In a sit down interview with reporter Stephen Foley from the Financial Times, Microsoft co-founder Bill Gates answered questions about the FBI versus Apple iPhone encryption case.
Image via Engadget
Foley asks Gates “Would you support a backdoor into Microsoft phones, Google phones, Apple phones, as a general principle?”
Gates responded “nobody is talking about a backdoor, so that’s not the right question. This is a specific case, where the government’s asking for access to information, they’re not asking for some general thing, they’re asking for a particular case.”
Foley pushes on to again ask “But is Apple right to say that a backdoor created in one case, is a backdoor that can be used in the future?”
This is when Gates proclaims “Apple has access to the information—they’re just refusing to provide the access, and the courts will tell them to provide the access or not. You shouldn’t call the access some special thing.”
Gates went on to compare the request for information like what governments have asked phone companies and banks for:
“It is no different than [the question of] should anybody ever have been able to tell the phone company to get information, should anybody be able to get at bank records. Let’s say the bank had tied a ribbon round the disk drive and said ‘don’t make me cut this ribbon because you’ll make me cut it many times’.”
“It’s a simple question of do voters want the government in any case, where a company should provide the information.”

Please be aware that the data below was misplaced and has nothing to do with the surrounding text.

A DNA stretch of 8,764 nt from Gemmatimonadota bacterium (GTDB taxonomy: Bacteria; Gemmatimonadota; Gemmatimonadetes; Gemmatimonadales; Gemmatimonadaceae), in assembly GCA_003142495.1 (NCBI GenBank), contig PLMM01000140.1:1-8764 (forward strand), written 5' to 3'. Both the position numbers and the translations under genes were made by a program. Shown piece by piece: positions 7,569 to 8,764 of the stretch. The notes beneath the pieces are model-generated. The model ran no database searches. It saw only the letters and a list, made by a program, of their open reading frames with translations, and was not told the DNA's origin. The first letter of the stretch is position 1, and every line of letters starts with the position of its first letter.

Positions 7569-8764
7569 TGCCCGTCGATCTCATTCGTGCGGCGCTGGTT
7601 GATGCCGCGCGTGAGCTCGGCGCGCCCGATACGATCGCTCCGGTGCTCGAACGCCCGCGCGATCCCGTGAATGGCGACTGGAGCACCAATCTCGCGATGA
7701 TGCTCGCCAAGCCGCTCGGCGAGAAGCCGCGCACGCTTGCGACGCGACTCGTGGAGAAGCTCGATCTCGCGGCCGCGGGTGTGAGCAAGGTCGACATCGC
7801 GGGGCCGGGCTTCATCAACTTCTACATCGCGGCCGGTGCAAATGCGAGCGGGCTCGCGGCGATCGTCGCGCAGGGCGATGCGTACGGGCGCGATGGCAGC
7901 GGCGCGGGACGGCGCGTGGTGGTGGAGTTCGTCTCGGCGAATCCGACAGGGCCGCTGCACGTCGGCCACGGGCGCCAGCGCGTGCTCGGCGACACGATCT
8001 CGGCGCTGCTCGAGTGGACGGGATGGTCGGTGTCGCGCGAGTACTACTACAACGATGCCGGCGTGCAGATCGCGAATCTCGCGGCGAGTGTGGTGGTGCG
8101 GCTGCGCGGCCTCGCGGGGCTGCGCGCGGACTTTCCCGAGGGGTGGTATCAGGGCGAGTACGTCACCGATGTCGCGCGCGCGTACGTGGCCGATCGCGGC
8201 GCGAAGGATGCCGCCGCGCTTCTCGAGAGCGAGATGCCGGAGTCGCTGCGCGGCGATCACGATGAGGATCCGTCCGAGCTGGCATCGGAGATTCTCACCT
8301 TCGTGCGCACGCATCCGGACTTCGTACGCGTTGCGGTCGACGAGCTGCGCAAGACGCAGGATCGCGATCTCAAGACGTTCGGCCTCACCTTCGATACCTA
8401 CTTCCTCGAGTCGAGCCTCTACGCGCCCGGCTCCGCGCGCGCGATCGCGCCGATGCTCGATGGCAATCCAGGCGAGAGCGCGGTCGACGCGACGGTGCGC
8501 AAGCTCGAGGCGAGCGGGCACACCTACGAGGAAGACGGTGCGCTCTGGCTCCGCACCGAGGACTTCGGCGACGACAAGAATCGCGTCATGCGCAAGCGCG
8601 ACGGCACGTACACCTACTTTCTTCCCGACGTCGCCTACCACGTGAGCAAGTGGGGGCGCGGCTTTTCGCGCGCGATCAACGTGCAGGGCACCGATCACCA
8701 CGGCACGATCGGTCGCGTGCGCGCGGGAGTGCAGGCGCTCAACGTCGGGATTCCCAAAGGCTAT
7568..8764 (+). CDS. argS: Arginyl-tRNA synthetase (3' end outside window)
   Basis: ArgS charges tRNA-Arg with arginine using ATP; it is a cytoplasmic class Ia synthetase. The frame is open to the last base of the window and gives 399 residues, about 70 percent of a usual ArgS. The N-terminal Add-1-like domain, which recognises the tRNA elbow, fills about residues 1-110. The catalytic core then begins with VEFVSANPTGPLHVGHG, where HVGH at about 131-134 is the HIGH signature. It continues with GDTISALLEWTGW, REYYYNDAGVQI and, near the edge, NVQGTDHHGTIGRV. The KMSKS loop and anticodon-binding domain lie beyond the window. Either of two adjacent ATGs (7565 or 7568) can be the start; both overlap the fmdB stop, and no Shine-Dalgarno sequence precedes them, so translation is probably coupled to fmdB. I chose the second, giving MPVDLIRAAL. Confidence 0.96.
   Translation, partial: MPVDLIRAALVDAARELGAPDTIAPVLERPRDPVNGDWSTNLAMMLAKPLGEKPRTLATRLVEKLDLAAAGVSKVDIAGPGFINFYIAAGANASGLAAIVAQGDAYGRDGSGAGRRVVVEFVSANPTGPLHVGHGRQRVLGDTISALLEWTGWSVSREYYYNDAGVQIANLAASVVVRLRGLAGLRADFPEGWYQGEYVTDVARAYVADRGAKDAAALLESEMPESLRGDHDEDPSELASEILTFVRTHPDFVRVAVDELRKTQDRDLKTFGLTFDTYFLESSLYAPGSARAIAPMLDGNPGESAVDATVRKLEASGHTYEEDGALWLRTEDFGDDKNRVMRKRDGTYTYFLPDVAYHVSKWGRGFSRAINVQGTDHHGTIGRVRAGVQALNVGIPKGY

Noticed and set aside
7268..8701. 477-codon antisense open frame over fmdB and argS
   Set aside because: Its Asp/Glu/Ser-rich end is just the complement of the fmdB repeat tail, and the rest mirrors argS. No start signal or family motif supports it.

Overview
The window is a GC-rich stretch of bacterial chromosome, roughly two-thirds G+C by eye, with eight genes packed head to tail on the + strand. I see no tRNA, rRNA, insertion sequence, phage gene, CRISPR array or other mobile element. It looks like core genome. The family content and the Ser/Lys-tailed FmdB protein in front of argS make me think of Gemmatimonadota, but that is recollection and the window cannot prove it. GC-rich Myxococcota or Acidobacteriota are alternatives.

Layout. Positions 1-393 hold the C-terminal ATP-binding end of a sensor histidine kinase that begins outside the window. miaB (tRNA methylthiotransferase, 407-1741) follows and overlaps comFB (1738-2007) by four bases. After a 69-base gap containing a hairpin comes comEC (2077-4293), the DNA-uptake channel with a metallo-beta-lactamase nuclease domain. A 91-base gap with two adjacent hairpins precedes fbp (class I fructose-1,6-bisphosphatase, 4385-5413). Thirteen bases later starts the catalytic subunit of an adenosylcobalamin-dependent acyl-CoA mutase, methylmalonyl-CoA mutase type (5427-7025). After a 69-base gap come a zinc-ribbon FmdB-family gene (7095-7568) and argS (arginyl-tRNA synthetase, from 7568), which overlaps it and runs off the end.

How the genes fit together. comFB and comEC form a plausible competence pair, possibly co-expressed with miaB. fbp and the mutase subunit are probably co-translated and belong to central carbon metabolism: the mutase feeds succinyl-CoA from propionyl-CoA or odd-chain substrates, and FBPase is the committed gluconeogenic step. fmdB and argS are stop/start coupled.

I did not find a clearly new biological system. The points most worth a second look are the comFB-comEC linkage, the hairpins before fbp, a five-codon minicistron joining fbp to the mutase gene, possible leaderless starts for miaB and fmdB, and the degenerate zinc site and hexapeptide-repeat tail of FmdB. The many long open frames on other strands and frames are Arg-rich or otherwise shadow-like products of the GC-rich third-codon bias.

Foley then says “Apple just made it sound like it was a matter of principle, broad principle.”
Gates replied, “This is a specific case where the government is asking for access to information. They are not asking for some general thing, they are asking for a particular case,” and then added “They are waiting for a high court to make clear on what they should do.”
The public comments on the case by Gates are in stark contrast to other Silcon Valley executives, as leaders from Facebook, Twitter and Google have all sided with Apple CEO Tim Cook.
However, Microsoft’s chief, Satya Nadella, has not commented publicly on the case, but a spokesperson referred the Times to a statement by the Reform Government Surveillance organization (which Microsoft is a member of), opposing the order.
Gates doesn’t specifically say Apple should unlock the iPhone for the FBI, he believes firmly Apple has access to information but just does not want to provide it.
However, according to Apple’s FAQ posted today on the matter, the company explains the FBI wants the company “to create a unique version of iOS that would bypass security protections on the iPhone Lock screen. It would also add a completely new capability so that passcode tries could be entered electronically,” which the company says is “something we believe is too dangerous to do,” as the tool would be “relentlessly attacked by hackers and cybercriminals.”
Cook has asked the Department of Justice to withdraw their iPhone unlock court order, while also calling for a commission to resolve the standoff with the FBI. Apple executives previously noted FBI is making access demands even China hasn’t asked for.
What do you think about the response from Gates supporting the FBI over Apple?